New this year, the light sport aircraft (LSA) section was a popular attraction at the aircraft display area. Visitors had an opportunity to climb in, or in some cases, fly the new models that have been approved since the light sport aircraft rule was released.
At the welcome luncheon on Thursday, AOPA honored members of print and broadcast media for their fair and insightful coverage of general aviation. Richard Murphy Werry (KIMN-FM), Devon Hubbard Sorlie (Soundings), Chris Dunn (KDVR-TV), Marissa Tejada (WOFL-TV), Jarrod Miller (WOFL-TV), David Marshall (WPBS and WXXI), and William Lang (WPBS and WXXI) each received the association's prestigious 2005 Max Karant Journalism Award, which honors the best of "fair, accurate, and insightful" reporting on GA in the general (nonaviation) media.
For the first time, AOPA presented a Special Citation for Excellence "for promoting general aviation through the art of film making" to Brian Terwilliger for his documentary film One Six Right.
"In an age of sensationalized news reports about aviation security and safety, this is an opportunity to recognize members of the media who instead provided the truth about general aviation to the non-flying public," said Boyer.
The closing banquet on Saturday night featured the 2005 Hartranft and Sharples award presentations.
Rep. James L. Oberstar (D-Minn.) was honored with the J.B. "Doc" Hartranft Award. Named for AOPA's first employee and president of the association for 38 years, the prestigious award is given annually to the federal, state, or local government official who has done the greatest good on behalf of general aviation.
"Jim has been a friend of AOPA's for many years and is recognized by his peers and by the aviation community as an aviation expert. Even though he isn't a pilot, I call him 'Mr. Aviation,'" said Boyer. "As the ranking member of the U.S. House of Representatives Committee on Transportation and Infrastructure, Jim has an influential role and has served the aviation community well."
AOPA recognized Euel Kinsey's efforts to gain political and financial support for Coleman A. Young/Detroit City Airport (DET) by presenting him with the Laurence P. Sharples Perpetual Award. The Sharples Award is given annually in recognition of the greatest selfless commitment to general aviation by a private individual.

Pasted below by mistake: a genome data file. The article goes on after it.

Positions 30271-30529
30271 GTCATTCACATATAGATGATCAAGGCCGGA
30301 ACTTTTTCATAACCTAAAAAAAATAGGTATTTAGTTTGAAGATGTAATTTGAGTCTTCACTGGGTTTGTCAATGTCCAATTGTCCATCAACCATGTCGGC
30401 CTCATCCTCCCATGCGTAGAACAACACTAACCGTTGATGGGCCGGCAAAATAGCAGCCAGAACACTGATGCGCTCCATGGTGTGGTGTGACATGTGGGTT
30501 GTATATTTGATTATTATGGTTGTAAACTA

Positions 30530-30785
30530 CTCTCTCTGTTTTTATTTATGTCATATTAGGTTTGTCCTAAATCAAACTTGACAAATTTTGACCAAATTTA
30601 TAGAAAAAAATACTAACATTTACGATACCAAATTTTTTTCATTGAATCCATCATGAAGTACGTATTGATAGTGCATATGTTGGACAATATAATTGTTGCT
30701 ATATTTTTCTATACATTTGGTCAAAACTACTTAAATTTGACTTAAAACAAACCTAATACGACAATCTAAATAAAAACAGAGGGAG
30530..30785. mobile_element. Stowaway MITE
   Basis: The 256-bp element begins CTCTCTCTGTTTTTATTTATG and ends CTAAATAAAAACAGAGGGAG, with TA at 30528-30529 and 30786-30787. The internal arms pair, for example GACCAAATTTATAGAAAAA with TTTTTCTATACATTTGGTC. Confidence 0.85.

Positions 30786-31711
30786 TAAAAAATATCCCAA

"Euel is a great example of an Airport Support Network volunteer," said Boyer. "His efforts resulted in greater awareness of Detroit City Airport's importance in the community, and the importance of general aviation nationwide."
Also at the closing banquet, AOPA took a few moments to recognize some milestones among members of the audience.
Boyer introduced Edwin Hoffmire of Clifton, New Jersey, who at age 96 was the oldest pilot to attend Expo. The youngest pilot was Laura Thompson, 18, of Tampa. She received a round of applause in absentia because, Boyer explained, she was on duty at Peter O. Knight Airport, where she works to pay for her flying lessons. The newest private pilot at Expo was Sherry Gettinger of Fairview, North Carolina, who earned her certificate on October 27. And, the pilot who traveled the farthest was Howard Wolvington, who flew his 1959 Piper Comanche 250 from Seattle, Washington, to Florida - a trip of more than 2,000 nm.
With the end of Expo 2005, it's time to look ahead to next year. Plan to attend the 2006 AOPA Expo in Palm Springs, California, November 9-11. The day before the show, the popular parade of planes will wind from the airport through the streets of Palm Springs to the convention center.
As always, attendees will have the chance to see hundreds of exhibits featuring all the latest products for the GA aircraft and pilot; choose from dozens of entertaining and informative seminars; and attend great social events, like the always-popular party at the Palm Springs Air Museum.
The more than 407,000-member Aircraft Owners and Pilots Association has represented the interests of general aviation pilots since 1939. General aviation includes all flying except the scheduled airlines and the military. Nearly two thirds of all U.S. pilots, and three quarters of the GA pilots, are AOPA members.
November 10, 2005